For the first time, the cell type to give rise to invasive urothelial carcinoma was pinpointed in our recetnly published study in Nature Cell Biology (Shin, Beachy NCB 2014). In this study, we showed two lines of evidence indicating that the bladder stem cells are solely responsible for tumorigenesis. When we mark the bladder stem cells, the tumors are also marked. When we remove, or ablate, the stem cells, no tumors arise after carcinogen treatment. Furthermore, we addressed the question of whether bladder cancers arise as the result of genetic changes to one or more of these bladder stem cells. To do so, we used a genetically engineered mouse with cells that fluoresce green, but which can be triggered to randomly fluoresce one of three other colors: red, blue or yellow. Known as a “rainbow mouse,” the animal allowed us to more precisely determine the origin of groups of cells. If all cells in a tumor are red, for example, it is much more likely that they originated from a single cell. Our observation that a single marked cell under mutagenic pressure can aggressively proliferate and spread through extensive contiguous regions of the urothelium provides a clear basis for the clonal relationships identified among multifocal tumors within a single bladder. This aggressive intraepithelial expansion of a single clone and our observations of invasive tumors surrounded by non-invasive regions of clonally related carcinome in situ urothelium also provide a correlate for the commonly reported occurrence of a tumor surrounded by a region of abnormal but benign epithelium.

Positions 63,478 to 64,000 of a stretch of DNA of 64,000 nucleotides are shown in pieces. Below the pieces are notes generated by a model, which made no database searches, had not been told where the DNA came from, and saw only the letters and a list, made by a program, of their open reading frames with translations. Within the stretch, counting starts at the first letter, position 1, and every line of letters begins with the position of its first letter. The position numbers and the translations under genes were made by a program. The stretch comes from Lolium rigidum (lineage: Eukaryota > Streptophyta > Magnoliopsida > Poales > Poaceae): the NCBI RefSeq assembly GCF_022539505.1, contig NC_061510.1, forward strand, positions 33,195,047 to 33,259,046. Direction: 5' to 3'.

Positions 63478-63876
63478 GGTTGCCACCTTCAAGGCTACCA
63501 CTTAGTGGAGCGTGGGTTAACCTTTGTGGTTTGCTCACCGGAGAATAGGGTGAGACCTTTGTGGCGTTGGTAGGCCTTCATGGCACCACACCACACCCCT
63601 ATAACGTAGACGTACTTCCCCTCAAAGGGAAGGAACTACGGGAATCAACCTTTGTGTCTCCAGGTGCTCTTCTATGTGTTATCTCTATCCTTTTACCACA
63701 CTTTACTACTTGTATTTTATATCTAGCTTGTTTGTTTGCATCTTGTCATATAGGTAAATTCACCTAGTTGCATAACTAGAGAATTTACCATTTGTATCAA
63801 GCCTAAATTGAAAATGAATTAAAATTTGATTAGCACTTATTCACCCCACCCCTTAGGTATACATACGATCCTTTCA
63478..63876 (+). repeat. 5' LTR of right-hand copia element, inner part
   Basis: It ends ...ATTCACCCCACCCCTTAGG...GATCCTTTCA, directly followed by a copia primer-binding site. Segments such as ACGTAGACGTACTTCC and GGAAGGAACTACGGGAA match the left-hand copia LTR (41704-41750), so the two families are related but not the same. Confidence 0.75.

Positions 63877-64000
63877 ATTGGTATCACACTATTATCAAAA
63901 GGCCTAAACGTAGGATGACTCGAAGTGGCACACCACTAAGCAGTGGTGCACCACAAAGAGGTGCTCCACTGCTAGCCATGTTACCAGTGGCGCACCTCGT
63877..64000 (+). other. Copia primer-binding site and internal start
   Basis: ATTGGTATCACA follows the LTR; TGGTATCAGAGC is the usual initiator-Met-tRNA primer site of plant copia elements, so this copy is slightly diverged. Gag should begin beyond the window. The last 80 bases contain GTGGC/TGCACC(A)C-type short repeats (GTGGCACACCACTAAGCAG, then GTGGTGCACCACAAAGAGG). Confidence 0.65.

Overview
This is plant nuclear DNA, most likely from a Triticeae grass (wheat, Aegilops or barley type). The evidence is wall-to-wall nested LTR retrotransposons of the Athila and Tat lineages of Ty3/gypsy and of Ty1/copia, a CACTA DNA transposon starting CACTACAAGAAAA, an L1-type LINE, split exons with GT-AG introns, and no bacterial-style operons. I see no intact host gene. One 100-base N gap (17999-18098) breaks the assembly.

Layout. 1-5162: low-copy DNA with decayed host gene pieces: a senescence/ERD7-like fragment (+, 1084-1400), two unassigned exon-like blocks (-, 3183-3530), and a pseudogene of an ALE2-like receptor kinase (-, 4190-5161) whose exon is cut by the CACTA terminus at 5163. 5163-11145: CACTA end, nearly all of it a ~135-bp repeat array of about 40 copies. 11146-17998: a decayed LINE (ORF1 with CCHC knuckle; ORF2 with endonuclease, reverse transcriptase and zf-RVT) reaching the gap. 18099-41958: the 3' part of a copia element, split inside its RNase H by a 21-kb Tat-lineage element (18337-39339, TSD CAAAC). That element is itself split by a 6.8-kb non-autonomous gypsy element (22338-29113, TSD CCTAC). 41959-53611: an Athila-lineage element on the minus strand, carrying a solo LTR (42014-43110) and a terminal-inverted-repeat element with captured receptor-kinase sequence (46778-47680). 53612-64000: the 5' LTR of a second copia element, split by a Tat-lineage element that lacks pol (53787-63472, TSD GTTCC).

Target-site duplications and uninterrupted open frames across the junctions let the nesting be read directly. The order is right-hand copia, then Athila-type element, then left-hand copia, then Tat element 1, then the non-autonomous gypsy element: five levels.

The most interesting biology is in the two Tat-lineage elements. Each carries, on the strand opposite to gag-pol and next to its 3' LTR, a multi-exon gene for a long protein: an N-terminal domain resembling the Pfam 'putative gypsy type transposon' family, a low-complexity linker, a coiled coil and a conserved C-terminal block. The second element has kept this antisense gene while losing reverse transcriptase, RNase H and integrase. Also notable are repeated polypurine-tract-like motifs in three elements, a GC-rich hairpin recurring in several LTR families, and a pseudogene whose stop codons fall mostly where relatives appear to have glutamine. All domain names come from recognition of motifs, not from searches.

New grad students joined Shin lab
January 22, 2020
A surprising discovery on the development of invasive bladder cancer